TORONTO — Phil Balke, the first pro gamer hired by Maple Leafs Sports & Entertainment, has been suspended for the remainder of the FIFA 19 competitive season for violations of the soccer video game's rules and code of conduct.
Balke, a Toronto native, represents Toronto FC in MLS esports competitions.
"MLSE takes the rules and regulations governing our partner leagues seriously and competitive FIFA is no exception," MLSE said in a brief statement. "We will be further evaluating the situation with Major League Soccer and will provide additional comment at an appropriate time."
Balke, who was 23 when hired by MLSE in February 2018, issued an apology via social media.
"I apologize to everyone who supported me this season and deeply regret my actions," he wrote. "This mistake does not define my career and I will grow from this and will be back next year having leant from my mistake."
Balke apparently fell afoul of publisher EA Sports' rules governing the game's in-game currency, FIFA Coins.
FIFA 19's Ultimate Team mode allows players to buy FIFA Points using real money. The points can then be used to purchase packs of players known as FUT packs. The quality of players inside each pack varies.
You can sell items or players to acquire FIFA Coins "for a fair price" on the transfer market. Coin trading is against the rules.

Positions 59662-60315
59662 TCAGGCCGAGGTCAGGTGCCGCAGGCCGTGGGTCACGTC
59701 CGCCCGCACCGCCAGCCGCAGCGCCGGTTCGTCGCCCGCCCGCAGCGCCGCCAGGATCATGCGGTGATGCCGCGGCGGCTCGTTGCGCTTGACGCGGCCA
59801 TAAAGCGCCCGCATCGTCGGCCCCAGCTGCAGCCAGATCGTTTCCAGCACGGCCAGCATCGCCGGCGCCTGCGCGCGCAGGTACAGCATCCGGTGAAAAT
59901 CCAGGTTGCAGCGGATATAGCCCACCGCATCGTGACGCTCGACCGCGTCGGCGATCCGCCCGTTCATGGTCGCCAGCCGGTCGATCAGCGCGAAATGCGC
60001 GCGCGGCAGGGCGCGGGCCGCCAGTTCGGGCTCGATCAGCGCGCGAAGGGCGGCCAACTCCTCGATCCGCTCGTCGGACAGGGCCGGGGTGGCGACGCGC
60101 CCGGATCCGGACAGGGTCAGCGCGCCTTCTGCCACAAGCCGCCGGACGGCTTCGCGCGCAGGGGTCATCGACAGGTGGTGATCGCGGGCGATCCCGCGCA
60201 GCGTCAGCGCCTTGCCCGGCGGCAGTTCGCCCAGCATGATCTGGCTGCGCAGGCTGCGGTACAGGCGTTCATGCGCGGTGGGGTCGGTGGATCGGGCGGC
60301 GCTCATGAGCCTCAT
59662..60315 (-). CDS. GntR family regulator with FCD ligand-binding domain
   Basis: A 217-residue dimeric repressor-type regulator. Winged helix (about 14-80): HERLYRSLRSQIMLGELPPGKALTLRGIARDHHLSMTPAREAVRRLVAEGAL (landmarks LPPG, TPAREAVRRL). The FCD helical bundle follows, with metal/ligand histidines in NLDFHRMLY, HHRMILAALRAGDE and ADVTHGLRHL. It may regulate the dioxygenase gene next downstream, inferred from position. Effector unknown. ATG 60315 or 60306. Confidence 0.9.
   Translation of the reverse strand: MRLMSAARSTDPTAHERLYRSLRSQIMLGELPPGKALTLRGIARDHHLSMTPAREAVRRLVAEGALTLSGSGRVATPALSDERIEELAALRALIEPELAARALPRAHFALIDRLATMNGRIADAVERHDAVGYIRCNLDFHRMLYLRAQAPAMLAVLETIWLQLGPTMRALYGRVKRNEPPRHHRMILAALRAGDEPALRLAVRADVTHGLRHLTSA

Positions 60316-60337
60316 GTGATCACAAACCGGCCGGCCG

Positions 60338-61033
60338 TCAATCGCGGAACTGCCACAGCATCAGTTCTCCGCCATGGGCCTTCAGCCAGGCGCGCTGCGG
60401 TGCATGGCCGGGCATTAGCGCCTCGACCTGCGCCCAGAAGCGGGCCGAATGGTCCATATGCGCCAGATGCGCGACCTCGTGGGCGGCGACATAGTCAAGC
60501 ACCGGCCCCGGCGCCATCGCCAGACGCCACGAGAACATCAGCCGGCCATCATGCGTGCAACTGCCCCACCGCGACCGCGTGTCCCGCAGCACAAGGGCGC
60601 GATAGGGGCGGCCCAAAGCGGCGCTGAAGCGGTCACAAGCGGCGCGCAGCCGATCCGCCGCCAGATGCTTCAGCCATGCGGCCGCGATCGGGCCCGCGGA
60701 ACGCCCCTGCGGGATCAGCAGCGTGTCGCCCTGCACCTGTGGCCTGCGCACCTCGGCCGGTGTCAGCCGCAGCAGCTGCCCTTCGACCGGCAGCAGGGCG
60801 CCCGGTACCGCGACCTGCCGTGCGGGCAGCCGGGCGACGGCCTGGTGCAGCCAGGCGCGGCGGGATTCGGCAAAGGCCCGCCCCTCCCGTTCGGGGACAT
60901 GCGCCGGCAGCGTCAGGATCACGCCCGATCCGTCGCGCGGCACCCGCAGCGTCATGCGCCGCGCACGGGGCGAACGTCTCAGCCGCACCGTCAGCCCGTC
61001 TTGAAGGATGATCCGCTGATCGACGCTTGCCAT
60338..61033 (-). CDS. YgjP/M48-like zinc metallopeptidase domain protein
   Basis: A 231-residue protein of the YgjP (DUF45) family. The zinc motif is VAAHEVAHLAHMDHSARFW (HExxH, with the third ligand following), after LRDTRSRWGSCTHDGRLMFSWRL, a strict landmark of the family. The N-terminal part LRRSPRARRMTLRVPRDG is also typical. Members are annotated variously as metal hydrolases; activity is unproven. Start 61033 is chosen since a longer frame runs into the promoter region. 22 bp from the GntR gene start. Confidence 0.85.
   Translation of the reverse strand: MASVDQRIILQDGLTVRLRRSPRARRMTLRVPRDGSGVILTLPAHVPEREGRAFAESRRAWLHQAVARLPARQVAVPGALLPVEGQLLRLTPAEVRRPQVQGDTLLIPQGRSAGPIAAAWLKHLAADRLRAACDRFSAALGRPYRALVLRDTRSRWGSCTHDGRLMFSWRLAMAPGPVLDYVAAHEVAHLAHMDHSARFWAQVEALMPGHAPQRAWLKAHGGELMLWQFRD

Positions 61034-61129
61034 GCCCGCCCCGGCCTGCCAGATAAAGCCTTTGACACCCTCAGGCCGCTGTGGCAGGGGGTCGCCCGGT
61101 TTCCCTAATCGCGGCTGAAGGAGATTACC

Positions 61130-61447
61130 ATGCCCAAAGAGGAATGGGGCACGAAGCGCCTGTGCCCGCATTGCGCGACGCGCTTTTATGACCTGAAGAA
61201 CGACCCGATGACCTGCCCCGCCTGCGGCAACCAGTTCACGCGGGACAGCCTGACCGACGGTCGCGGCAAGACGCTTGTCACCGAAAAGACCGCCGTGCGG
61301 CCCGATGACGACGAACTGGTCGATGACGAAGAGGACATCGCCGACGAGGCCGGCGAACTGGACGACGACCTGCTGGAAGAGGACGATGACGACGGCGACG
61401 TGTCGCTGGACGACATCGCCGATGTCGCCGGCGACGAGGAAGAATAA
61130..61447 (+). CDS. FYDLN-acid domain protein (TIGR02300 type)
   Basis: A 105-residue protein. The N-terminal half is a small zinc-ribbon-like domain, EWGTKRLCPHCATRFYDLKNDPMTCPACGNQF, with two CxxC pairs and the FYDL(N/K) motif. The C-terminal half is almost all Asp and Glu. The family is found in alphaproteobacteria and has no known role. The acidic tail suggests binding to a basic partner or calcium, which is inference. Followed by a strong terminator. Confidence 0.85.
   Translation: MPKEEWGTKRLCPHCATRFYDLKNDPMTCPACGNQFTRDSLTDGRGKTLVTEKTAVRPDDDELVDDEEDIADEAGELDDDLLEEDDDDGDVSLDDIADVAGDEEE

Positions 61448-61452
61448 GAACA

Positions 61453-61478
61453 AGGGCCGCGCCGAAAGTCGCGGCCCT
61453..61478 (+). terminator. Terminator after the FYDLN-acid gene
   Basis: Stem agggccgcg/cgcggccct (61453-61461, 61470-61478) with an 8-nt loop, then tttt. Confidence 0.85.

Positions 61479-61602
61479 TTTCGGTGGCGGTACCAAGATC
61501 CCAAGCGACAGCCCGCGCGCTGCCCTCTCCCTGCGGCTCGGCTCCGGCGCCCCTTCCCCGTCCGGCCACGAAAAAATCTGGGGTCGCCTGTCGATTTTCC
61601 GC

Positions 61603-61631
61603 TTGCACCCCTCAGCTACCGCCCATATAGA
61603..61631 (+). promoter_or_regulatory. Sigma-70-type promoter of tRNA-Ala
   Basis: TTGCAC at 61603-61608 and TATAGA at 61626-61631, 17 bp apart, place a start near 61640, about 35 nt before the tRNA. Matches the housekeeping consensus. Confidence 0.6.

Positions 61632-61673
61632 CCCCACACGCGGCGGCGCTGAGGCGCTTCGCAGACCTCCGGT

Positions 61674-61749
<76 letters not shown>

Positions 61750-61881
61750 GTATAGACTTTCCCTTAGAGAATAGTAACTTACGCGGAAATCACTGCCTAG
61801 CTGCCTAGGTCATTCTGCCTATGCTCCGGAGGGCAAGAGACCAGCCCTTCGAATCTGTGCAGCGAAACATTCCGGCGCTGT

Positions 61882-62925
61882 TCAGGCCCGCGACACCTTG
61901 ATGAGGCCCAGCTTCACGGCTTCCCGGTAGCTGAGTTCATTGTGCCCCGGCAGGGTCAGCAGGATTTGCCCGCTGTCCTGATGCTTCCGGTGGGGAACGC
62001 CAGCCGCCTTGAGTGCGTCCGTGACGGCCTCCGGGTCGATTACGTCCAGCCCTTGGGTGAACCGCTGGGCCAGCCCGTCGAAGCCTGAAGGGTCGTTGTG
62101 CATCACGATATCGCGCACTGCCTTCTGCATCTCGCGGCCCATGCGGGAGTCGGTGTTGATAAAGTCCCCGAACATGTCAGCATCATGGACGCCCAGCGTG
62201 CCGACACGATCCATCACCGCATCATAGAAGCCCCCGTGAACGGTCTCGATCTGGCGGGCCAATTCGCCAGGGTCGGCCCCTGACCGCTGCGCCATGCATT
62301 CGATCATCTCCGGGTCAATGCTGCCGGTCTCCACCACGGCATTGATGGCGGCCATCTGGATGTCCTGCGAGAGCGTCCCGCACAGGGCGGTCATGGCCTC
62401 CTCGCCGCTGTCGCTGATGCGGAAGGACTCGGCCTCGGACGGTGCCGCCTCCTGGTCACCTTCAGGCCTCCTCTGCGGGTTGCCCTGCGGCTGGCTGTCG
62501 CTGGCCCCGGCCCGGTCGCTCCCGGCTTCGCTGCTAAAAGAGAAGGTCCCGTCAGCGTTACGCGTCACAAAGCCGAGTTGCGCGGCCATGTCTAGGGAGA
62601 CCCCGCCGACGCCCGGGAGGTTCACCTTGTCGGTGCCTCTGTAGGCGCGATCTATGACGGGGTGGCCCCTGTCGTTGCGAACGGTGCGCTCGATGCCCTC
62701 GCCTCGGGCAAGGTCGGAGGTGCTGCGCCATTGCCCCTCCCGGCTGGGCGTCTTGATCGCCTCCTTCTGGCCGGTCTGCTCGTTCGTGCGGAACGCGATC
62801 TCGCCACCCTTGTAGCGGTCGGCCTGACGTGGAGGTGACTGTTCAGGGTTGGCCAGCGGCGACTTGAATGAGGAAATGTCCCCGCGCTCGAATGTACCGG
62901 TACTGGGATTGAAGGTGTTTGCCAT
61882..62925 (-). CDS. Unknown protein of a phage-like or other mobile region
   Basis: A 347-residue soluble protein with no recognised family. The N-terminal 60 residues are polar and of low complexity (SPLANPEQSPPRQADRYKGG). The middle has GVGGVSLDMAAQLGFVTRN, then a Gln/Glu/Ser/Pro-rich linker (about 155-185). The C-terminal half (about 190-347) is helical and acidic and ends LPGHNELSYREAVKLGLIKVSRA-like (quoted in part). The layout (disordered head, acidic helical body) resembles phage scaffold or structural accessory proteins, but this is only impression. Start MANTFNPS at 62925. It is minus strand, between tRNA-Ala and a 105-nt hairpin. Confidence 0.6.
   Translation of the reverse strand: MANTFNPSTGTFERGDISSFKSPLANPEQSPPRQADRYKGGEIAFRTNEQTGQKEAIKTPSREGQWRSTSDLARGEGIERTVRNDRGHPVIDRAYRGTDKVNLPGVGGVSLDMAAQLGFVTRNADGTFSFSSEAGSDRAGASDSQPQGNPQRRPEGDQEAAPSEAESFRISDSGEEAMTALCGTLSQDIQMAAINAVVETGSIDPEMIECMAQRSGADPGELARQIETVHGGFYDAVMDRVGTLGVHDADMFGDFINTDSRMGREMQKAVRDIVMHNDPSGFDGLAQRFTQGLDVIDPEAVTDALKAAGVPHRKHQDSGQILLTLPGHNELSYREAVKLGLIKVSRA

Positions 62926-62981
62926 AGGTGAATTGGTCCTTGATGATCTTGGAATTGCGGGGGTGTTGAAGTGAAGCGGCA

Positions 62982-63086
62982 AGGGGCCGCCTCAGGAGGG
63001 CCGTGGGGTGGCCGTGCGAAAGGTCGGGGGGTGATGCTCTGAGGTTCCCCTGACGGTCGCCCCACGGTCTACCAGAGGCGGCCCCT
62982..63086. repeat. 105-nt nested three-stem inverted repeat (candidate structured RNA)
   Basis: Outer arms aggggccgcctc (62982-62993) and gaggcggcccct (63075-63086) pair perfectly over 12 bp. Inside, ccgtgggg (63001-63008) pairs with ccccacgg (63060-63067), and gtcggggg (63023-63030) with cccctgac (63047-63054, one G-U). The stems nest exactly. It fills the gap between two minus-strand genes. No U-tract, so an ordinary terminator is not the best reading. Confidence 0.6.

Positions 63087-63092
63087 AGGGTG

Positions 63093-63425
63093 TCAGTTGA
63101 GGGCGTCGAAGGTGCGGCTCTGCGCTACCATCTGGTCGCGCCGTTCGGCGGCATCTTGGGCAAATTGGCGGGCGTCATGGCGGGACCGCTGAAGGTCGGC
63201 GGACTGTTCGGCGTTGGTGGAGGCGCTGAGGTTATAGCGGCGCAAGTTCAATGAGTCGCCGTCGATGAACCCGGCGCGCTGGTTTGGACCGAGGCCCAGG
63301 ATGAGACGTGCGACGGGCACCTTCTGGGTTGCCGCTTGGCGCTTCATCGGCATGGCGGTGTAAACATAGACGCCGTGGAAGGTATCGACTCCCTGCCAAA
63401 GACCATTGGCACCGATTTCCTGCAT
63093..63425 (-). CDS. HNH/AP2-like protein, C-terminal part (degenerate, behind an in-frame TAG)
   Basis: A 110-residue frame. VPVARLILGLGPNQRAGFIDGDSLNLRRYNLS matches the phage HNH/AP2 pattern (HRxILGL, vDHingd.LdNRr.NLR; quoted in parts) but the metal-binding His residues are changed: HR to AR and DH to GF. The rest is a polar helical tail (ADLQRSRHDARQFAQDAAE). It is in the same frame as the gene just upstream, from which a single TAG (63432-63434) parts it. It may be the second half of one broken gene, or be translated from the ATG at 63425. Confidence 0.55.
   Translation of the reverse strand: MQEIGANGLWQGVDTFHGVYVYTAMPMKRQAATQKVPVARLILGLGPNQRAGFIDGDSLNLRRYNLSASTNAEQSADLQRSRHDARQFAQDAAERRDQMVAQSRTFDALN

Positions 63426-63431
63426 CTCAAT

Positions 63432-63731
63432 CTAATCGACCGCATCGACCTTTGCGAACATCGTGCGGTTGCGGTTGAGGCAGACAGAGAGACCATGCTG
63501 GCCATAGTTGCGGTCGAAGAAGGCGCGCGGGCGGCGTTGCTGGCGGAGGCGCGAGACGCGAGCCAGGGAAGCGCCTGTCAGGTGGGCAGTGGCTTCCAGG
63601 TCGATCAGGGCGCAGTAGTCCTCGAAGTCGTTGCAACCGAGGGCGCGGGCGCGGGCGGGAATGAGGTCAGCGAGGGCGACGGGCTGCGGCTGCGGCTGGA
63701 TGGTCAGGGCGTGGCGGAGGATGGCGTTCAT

It appears Balke made an arrangement with someone to sell a player for more than the market value, earning more FIFA Coins that could then be used to get more players.
Ironically, Balke had success in international tournaments which allowed for open rosters — meaning he could choose any player he wants.
But players can graduate to international events by posting top results in so-called Weekend Leagues that serve as open qualifiers. That competition uses rosters built up by players though the marketplace.
Balke is not the first member of a Toronto esports team to fall afoul of the rules.
Se-Hyun (Neko) Park of the Toronto Defiant was suspended for the first three games of the 2019 Overwatch League season for "selling an account and obstructing league office investigation."
The offence occurred before he joined the Toronto team. He was one of seven Overwatch players disciplined in late December.
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Neil Davidson, The Canadian Press